Throwing everything that seems recyclable into a bin and calling it a day needs to be a thing of the past. While it’s easier to believe you’re doing your part than to research how to recycle items properly, the truth is, no one is at the top of the chain making sure each item gets melted down and repurposed somehow. And no, you aren’t off the hook for buying a case of plastic water bottles just because you toss the empty ones into the recycling bin.
Sure, it’s quite the inconvenient truth to discover most of what you knew about recycling is wrong, but in 2019, we’re moving past shame and onward to doing what we can in order to not make the same mistakes again and again as our landfills rise and sea critter populations fall.
Here are three very common misconceptions about recycling and why it’s so important to understand them:
1. Single-use plastic water bottles can be recycled and kept out of landfills
Well, yes...but they can only be recycled a few times, at most. And then they can’t be recycled anymore. While it’s true that plastic water bottles can technically be recycled, they can only be down-cycled into lower quality, lesser value plastic that cannot always be recycled again.
Since the recycled plastic becomes lower quality, virgin plastic pellets must be added in order to create the new plastic item. So even though you were able to recycle that single-use water bottle, it inevitably will end up in a landfill in some form in the near future.
The only way you can prevent plastic water bottles from winding up in a landfill and polluting our waters is to stop using them.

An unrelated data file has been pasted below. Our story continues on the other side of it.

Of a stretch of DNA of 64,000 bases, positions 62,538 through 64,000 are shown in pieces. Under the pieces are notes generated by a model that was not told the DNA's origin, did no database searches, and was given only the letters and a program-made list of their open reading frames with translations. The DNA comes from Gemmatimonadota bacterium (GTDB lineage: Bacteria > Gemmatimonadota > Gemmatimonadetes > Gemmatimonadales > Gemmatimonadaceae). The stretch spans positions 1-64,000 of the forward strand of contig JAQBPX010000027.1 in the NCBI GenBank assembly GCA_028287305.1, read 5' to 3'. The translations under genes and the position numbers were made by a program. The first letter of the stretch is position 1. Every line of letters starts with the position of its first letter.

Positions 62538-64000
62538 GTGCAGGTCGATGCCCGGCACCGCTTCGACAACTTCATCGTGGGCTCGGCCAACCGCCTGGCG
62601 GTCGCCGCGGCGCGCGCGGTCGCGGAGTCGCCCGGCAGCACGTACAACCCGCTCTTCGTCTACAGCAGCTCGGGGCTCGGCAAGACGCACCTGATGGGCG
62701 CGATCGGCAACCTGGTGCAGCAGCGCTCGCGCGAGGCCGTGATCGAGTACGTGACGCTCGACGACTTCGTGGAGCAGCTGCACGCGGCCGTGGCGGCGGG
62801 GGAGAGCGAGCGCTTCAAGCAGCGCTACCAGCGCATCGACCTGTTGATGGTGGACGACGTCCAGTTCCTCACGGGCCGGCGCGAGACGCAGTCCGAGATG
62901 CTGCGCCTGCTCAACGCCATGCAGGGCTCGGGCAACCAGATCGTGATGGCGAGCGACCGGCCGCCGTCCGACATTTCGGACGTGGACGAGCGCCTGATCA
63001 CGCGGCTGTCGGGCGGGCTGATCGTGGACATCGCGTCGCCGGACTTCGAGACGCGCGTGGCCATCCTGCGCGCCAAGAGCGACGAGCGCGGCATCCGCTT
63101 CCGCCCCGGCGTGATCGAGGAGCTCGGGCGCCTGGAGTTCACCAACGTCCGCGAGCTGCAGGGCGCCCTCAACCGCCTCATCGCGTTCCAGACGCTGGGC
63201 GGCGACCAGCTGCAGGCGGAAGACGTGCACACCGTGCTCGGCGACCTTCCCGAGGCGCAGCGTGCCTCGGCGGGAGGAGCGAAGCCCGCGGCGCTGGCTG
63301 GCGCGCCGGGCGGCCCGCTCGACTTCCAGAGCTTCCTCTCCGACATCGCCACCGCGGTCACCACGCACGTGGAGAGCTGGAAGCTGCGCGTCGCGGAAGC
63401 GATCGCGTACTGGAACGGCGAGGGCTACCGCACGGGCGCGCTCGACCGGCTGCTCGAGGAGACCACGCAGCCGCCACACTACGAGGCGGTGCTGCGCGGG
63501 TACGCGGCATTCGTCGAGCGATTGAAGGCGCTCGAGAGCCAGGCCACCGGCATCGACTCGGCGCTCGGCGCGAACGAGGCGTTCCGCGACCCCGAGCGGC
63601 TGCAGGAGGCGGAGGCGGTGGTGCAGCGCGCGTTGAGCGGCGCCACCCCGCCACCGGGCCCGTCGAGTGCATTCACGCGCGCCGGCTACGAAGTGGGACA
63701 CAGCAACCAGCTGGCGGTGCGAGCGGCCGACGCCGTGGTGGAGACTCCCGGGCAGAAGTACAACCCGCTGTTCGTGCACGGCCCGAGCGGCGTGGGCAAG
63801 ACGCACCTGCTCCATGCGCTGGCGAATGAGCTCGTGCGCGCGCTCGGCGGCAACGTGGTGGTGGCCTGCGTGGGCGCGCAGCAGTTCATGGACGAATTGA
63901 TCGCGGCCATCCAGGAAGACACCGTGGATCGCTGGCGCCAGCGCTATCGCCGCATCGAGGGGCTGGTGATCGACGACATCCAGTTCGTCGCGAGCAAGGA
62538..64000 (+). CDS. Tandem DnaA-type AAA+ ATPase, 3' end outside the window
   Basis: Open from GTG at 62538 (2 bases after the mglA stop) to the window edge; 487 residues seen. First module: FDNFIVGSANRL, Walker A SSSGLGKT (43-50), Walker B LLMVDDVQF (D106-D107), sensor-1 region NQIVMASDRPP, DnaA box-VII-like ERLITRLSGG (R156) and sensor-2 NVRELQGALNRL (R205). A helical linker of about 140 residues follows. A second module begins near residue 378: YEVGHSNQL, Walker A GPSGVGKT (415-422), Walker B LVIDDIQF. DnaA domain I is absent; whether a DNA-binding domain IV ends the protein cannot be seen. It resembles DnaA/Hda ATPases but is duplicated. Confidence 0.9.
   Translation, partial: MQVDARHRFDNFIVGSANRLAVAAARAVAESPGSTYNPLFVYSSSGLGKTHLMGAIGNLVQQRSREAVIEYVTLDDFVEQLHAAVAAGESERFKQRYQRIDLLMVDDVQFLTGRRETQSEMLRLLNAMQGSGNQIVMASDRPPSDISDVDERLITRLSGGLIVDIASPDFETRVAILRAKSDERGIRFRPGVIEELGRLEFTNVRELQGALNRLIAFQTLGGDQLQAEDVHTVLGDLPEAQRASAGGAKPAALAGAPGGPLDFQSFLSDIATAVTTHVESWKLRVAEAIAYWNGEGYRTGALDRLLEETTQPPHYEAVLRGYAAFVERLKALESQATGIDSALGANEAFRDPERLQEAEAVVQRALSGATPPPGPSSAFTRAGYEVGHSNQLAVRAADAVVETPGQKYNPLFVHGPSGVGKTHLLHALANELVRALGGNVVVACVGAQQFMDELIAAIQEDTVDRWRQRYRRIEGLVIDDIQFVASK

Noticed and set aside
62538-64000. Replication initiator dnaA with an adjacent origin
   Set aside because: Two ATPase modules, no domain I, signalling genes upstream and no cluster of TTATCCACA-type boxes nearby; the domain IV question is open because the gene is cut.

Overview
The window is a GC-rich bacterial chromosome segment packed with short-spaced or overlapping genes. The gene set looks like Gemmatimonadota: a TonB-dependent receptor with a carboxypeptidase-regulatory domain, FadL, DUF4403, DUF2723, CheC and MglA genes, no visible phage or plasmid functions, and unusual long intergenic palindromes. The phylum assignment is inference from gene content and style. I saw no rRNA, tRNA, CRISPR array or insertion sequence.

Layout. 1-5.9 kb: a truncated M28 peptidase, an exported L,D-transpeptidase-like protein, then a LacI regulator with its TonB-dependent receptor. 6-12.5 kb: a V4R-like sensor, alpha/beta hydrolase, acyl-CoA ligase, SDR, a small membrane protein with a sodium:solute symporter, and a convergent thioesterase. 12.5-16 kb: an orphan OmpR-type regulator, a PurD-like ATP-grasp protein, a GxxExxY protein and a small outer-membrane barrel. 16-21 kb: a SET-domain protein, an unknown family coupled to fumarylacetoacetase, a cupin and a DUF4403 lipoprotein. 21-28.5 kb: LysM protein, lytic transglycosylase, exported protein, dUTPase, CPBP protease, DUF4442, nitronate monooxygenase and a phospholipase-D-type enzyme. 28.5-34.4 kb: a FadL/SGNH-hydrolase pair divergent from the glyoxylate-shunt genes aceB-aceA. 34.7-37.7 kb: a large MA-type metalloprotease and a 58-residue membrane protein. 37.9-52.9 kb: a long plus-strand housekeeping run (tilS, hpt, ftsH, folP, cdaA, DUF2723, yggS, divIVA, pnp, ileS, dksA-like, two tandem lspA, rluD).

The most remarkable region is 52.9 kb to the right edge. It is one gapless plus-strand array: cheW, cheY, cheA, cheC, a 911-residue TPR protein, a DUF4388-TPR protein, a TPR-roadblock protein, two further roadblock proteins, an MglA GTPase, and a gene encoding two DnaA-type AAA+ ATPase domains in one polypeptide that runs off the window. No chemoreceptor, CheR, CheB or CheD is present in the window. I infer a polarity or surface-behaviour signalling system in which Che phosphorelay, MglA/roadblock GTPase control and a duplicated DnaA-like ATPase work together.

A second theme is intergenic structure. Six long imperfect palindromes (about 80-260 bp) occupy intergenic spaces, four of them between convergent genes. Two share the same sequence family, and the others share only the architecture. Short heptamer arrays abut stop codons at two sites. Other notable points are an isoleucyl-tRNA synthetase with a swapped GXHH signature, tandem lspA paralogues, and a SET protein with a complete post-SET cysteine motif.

2. Buying single-use items labeled “biodegradable” is better for the environment.
Many “biodegradable” single-use cutlery and plates aren’t really recyclable or compostable. Yes, a biodegradable plate may break down perhaps more sustainably than, say, a plastic fork, but these so-called greener items require a very high heat, industrial composting facility in order to do so.
You can’t toss them in the average compost bin, and they’ll likely end up in a landfill since they can’t be recycled along with your plastics. What’s worse: if they do end up in a lake, river, or ocean, their effect is just the same as plastic.
3. Recycling means my plastic waste gets reused and repurposed.
In an ideal world, sure. But that’s not always the case, and the truth about where it can end up can pretty horrifying depending where on this planet you live. Aside from winding up in your local landfill, that plastic could potentially end up illegally purchased by overseas merchants, and then dumped and burned in illegal landfills where the toxic fumes and run-off are making innocent people sick. In short, just because it can get recycled, doesn’t mean it always does.
Aside from the not-so-good people of the world doing not-so-great things with our recycled plastics, there are numerous plastic products that cannot be recycled at all. Use this handy little guide and arm yourself with knowledge before you buy your next plastic container.
The purpose of this article is not to scare you into thinking your recycling efforts are all a waste (no pun intended), but instead, use this information to make wiser decisions starting with what products you purchase to how you discard them. Recycling is the way of the future, but it’s important to remember the steps are: reduce, reuse, and recycle. The first step to truly cutting down waste is to reduce our waste, the second is to reuse whatever we can, and the last effort is to recycle what we can no longer repurpose ourselves.